Sunday, November 21, 2021

Welcome Tea and Cakes: Japan's Omotenashi Spirit

 -- Susan, every other Sunday

Omotenashi lies at the core of Japanese culture. Although the word is usually translated into English as "hospitality," like many Japanese words, the true meaning is much deeper and more complex. It involves anticipating a guest's every need (or in some cases, desire) and meeting it at precisely the moment the need would arise--and, equally importantly, to do so expecting nothing in return.

The concept is often linked to the origins and development of the tea ceremony, in part because of the great lengths tea masters went (and go, to this day) to make the experience a perfect moment in time for attending guests.

One place omotenashi is almost always seen in modern Japan is the "welcome tea" provided to guests upon check-in at a Japanese ryokan (traditional inn) or shukubo (temple lodging).

Tea and a traditional Manju (steamed bun filled with bean paste)

Tea is customarily served in the guest room--again, by tradition, since guests arriving at a ryokan typically would have been traveling all day, or at least for several hours, and would want to rest and refresh themselves upon arrival.

Welcome tea at Nishimuraya Honkan, a ryokan in Kinosaki Onsen

Welcome tea is also usually accompanied by a small, sweet treat--usually a local specialty of the region. In  Hiroshima Prefecture, you might receive momiji manju--a sweet cake, similar to a pancake, shaped like a maple leaf and filled with sweet bean paste. In Kyoto, it could be crispy, cinnamon Yatsuhashi cookies. Regardless of region, the treat is usually small--a bite or two at most--and something that complements the delicate taste of the local tea.

Welcome tea at a temple on the 88-temple pilgrimage in Shikoku

As you can see in the picture above, and others throughout the post, the tea is usually "DIY"--a thermos or pot of hot water is set in the room (or brought within minutes of your arrival), along with a canister of loose leaf tea (or, sometimes, tea bags) and a cup, so the guest can prepare a fresh, hot cup of tea.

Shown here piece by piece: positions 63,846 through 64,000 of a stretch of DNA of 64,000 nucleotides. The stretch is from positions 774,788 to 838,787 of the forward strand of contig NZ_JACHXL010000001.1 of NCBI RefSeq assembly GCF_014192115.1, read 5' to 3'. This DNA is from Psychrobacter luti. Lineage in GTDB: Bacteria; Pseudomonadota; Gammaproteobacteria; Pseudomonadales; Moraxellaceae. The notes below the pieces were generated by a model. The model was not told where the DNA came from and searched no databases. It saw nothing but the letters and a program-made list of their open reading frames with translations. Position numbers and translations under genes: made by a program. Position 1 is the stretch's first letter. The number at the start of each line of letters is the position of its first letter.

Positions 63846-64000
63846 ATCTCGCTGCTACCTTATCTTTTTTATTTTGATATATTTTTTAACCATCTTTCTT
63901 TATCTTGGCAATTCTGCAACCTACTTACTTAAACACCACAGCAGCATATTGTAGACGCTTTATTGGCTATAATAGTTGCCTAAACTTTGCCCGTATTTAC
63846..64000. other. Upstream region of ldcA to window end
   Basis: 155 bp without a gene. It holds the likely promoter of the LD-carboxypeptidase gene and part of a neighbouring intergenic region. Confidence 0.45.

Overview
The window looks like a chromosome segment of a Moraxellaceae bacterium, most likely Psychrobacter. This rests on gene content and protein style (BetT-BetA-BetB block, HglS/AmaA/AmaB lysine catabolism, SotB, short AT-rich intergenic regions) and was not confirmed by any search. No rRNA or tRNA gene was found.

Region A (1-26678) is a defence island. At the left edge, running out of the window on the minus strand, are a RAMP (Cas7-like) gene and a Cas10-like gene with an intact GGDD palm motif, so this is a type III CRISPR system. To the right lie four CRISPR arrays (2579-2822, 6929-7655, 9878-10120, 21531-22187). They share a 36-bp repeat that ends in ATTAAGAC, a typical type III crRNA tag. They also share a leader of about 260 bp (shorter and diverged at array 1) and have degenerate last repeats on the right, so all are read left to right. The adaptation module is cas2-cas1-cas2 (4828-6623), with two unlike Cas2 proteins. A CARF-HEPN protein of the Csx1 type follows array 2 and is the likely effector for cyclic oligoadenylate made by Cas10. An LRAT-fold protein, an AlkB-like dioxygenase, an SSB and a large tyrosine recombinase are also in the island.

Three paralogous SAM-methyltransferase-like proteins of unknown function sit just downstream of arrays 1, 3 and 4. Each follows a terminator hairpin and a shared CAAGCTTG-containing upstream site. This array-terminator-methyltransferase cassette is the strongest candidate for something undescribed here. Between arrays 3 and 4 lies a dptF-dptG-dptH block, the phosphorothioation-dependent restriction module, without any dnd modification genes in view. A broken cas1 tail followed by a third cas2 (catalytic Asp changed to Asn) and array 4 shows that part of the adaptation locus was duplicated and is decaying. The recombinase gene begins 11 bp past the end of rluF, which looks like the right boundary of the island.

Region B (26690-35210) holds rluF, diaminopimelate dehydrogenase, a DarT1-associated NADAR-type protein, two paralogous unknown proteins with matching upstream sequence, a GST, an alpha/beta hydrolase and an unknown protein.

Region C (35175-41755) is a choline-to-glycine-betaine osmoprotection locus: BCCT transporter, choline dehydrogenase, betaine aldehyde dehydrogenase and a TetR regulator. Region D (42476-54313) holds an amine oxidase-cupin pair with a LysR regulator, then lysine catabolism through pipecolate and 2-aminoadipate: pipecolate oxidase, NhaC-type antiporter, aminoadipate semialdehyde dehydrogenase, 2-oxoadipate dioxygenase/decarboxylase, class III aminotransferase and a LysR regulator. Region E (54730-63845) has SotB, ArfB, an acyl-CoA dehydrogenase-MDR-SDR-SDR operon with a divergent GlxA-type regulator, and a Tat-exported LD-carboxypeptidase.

Welcome tea at Sanraku-so, a shukubo in Tottori Prefecture

Welcome tea waiting after a long day's hike on the Nakasendo

Modern ryokan (especially the high end ones) occasionally riff on the welcome theme, especially in the heat and humidity of summer. For example, Kai resorts offer "welcome kakigori" (Japanese shaved ice) with local toppings. You can have tea too...either hot or iced.

Strawberry-matcha (green tea) "welcome kakigori" at Kai Nikko

Since kakigori doesn't travel well, the Kai resorts serve the summer treat in the lobby lounges rather than the guest rooms.

Mixed Berry Kakigori at Kai Kinugawa, Kinugawa Onsen

That said, the vast majority of ryokan still stick with the basics: a local sweet and a cup of hot green tea in summer, and a sweet and a cup of hojicha (roasted green tea) in the winter months.

Green tea and a local cookie - the original, and still the best.

While some ryokan buy mass-produced sweets, many still acquire their welcome treats from local purveyors of wagashi--traditional Japanese sweets.

Green tea and bean paste-filled crispy monaka in Yuasa, Wakayama Prefecture

Whether or not I've spent the day traveling by foot over mountain roads (which actually does happen to be my state when checking into a ryokan about 25% of the time) a cookie and a cup of tea is always a delightful check-in treat.

Pear Gaufrette and sencha at Sanraku-so in Tottori Prefecture

All too often, the modern world pushes us to move faster, sleep less, and endure more stress. We're frequently overworked, under-rested, and less relaxed than is good for us. All of which tends to make the sight of a low wooden table bearing a welcome tea and cake--and the implied invitation to set down your cares and sit for a moment, sip your tea, and breathe--an exceptionally welcome sight indeed.



  1. The elegance of it all bowls me over, Susan! Thank you for these moments of peace and harmony!

  2. From time to time, Susan, I find hotels in various parts of the western world offering a treat of sorts to arriving guests, but it's far from common place and more often than not depends upon your "frequent guest" status